Sunday, 12 January 2014

Robespierre: "Louis Must Perish"

French lawyer Maximilien Robespierre became involved in politics when he was elected to the Estates-General in 1789. In 1790 he became a leader of the Jacobins, a radical group that played a dominant role in the French Revolution (1789-1799). When King Louis XVI was overthrown in August 1792, Robespierre called for a republic to replace the monarchy. Robespierre spoke before the National Convention on December 3, declaring the king a traitor to his people and demanding his death.
“Louis Must Perish Because Our Country Must Live!”
What is the conduct prescribed by sound policy to cement the republic? It is to engrave deeply into all hearts a contempt for royalty, and to strike terror into the partisans of the King. To place his crime before the world as a problem, his cause as the object of the most imposing discussion that ever existed, to place an immeasurable space between the memory of what he was and the title of a citizen, is the very way to make him most dangerous to liberty. Louis XVI was king, and the republic is established. The question is solved by this single fact. Louis is dethroned by his crimes, he conspired against the republic; either he is condemned or the republic is not acquitted. To propose the trial of Louis XVI is to question the Revolution. If he may be tried, he may be acquitted; if he may be acquitted, he may be innocent. But, if he be innocent, what becomes of the Revolution? If he be innocent, what are we but his calumniators? The coalition is just; his imprisonment is a crime; all the patriots are guilty; and the great cause which for so many centuries has been debated between crime and virtue, between liberty and tyranny, is finally decided in favour of crime and despotism!

Citizens, beware! you are misled by false notions. The majestic movements of a great people, the sublime impulses of virtue present themselves as the eruption of a volcano, and as the overthrow of political society. When a nation is forced to recur to the right of insurrection, it returns to its original state. How can the tyrant appeal to the social compact? He has destroyed it! What laws replace it? Those of nature: the people's safety. The right to punish the tyrant or to dethrone him is the same thing. Insurrection is the trial of the tyrant—his sentence is his fall from power; his punishment is exacted by the liberty of the people. The people dart their thunderbolts, that is, their sentence; they do not condemn kings, they suppress them—thrust them back again into nothingness. In what republic was the right of punishing a tyrant ever deemed a question? Was [6th-century-bc Roman king] Tarquin tried? What would have been said in Rome if any one had undertaken his defence? Yet we demand advocates for Louis! They hope to gain the cause; otherwise we are only acting an absurd farce in the face of Europe. And we dare to talk of a republic! Ah! we are so pitiful for oppressors because we are pitiless towards the oppressed!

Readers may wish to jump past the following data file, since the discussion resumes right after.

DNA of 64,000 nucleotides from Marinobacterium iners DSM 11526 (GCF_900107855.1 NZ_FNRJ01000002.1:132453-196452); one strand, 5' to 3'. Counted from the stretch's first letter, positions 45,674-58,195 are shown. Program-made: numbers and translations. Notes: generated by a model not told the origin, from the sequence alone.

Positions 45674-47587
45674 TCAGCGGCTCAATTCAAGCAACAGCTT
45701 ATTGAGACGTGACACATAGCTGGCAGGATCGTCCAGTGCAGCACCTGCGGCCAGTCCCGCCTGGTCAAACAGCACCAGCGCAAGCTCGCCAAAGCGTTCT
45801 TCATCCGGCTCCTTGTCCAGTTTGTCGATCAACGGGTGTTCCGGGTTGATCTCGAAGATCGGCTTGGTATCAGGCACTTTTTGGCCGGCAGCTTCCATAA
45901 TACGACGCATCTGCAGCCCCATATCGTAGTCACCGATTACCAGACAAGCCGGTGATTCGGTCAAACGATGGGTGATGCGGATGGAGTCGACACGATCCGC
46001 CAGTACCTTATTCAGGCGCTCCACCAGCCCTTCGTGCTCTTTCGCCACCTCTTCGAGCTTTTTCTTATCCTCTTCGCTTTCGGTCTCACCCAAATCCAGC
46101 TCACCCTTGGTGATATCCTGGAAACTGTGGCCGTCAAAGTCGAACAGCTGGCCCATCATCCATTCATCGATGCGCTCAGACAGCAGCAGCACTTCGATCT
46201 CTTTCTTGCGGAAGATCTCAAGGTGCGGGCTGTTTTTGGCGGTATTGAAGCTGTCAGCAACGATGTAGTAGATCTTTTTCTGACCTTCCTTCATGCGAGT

Two months since, and who would have imagined there could be a question here of the inviolability of kings? Yet today a member of the National Convention, Citizen [Jérỗme] Pétion, brings the question before you as though it were one for serious deliberation! O crime! O shame! The tribune of the French people has echoed the panegyric of Louis XVI. Louis combats us from the depths of his prison, and you ask if he be guilty, and if he may be treated as an enemy. Will you allow the Constitution to be invoked in his favour? If so, the Constitution condemns you; it forbids you to overturn it. Go, then, to the feet of the tyrant and implore his pardon and clemency.

But there is another difficulty—to what punishment shall we condemn him? The punishment of death is too cruel, says one. No, says another, life is more cruel still, and we must condemn him to live. Advocates, is it from pity or from cruelty you wish to annul the punishment of crimes? For myself I abhor the penalty of death; I neither love nor hate Louis; I hate nothing but his crimes. I demanded the abolition of capital punishment in the Constituent Assembly, and it is not my fault if the first principles of reason have appeared moral and judicial heresies. But you who never thought this mercy should be exercised in favour of those whose offences are pardonable, by what fatality are you reminded of your humanity to plead the cause of the greatest of criminals? You ask an exception from the punishment of death for him who alone could render it legitimate! A dethroned king in the very heart of a republic not yet cemented! A king whose very name draws foreign wars on the nation! Neither prison nor exile can make his an innocent existence. It is with regret I pronounce the fatal truth! Louis must perish rather than a hundred thousand virtuous citizens! Louis must perish because our country must live!

Source: The Penguin Book of Historic Speeches. MacArthur, Brian, ed. Penguin Books, 1996.

No comments:

Post a Comment